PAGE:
Mihevic’s motion also called for consultation with peace and interfaith groups during the design process.

The peace groups, however, are concerned that Mihevic’s proposal only asks the architects to consider moving the pavilion, and they believe Pommer to be contemptuous of the pavilion as a dated, and ugly piece of architecture. They’re hoping to revive Cho’s guarantee that the pavilion would survive architectural updating at a full city council meeting June 19.

St. Wilfred’s Parish pastor Lombardi was the driving force behind the peace garden in the early 1980s, when he headed up an archdiocesan office for justice and peace. He’s not buying the architect’s or the mayor’s claims that they’re just moving the garden.

“The peace garden they’re proposing is not the peace garden that was inaugurated, that was started 20 years ago, that was approved by the city. It’s another peace garden,” Lombardi said. “It has some of the same elements, but it’s not the same. It doesn’t have the same significance.”

Lombardi objects that by omitting the pavilion with its burned and bombed roof the new design ignores the nuclear threat to civilization and forgets the cost of war. Instead, the new design proposes a black, stone memorial wall. The city is opting for a fashionable design, and in the process destroying the legacy of a site which has been the setting for vigils and protests for 23 years, Lombardi said.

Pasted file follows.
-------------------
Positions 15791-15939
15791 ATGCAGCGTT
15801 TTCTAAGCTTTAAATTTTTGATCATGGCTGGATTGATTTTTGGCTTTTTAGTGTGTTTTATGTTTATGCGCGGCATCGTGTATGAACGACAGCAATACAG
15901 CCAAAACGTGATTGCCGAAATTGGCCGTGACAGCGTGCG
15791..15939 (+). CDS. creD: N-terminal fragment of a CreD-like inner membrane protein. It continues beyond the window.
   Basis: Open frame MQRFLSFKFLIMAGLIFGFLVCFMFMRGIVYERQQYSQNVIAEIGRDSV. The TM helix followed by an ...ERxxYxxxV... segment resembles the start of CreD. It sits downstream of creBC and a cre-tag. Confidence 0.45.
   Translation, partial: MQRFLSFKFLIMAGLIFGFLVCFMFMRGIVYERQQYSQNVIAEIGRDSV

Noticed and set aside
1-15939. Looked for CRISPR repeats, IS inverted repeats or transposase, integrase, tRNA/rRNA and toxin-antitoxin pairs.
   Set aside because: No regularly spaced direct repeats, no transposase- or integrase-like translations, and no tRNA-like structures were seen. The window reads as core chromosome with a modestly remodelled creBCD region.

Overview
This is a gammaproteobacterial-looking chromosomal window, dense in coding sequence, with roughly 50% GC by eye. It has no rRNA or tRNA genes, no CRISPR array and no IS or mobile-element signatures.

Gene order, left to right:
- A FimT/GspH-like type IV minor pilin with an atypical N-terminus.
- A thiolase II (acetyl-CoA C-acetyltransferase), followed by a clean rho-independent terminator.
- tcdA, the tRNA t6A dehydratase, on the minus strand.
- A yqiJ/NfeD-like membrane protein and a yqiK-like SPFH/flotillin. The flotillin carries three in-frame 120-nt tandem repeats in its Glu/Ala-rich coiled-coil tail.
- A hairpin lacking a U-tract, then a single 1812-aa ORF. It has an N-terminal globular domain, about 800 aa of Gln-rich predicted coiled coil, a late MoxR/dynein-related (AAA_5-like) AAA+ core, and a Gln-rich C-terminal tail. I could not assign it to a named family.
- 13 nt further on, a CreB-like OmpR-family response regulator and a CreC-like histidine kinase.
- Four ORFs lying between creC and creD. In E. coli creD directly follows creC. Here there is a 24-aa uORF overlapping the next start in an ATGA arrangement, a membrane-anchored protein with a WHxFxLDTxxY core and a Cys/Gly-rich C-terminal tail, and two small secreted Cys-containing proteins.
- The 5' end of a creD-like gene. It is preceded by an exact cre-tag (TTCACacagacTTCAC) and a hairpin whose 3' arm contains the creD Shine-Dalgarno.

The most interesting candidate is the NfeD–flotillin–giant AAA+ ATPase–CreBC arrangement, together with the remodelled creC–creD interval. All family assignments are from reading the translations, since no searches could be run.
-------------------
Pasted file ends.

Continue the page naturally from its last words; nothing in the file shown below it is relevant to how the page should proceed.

“Isn’t there any sense of legacy?” he asked. “Isn’t there any sense of history? Isn’t there any sense of continuity? Or is everything up for grabs?”

All the talk of quiet contemplation mystifies Thurlow, who believes the original purpose of the garden was to inspire people to act to end war. She also questions what a black stone wall will add to the memorial.

“It must have some meaning. So what is it?” she asked.

The younger generation of politicians and architects behind the square’s redesign don’t have the experience of war or the sense of moral outrage which made the peace garden an important addition to Nathan Phillips Square in 1984, said peace activist Anton Wagner of the Hiroshima Day Coalition steering committee.

“You can’t tell what it is. It doesn’t evoke war. It doesn’t evoke any call for peace building,” Wagner said of the new design.

The city is still $24 million short of the funds it needs to execute the redesign and it will be at least a year before anything happens, Miller said. Miller is counting on private donations and other levels of government to fund the Nathan Phillips Square revitalization.

The current design is not absolutely final, said Pommer.

“I think some people are perhaps concerned that what we’ve shown so far is cast in stone and will not evolve in any way. And of course that’s not the case.”

Whatever is preserved or thrown out in the new garden, unless Toronto’s peace garden is given the prominence promised to the mayors of Hiroshima and Nagasaki in 1983, Toronto will have betrayed a sacred trust, said Thurlow.

“We have a partner in this,” she said. “We asked Hiroshima and Nagasaki to share something precious to them — to become part of our peace garden. Before a final decision is made, I think prior consultation with those partners on the other side of the globe is essential.”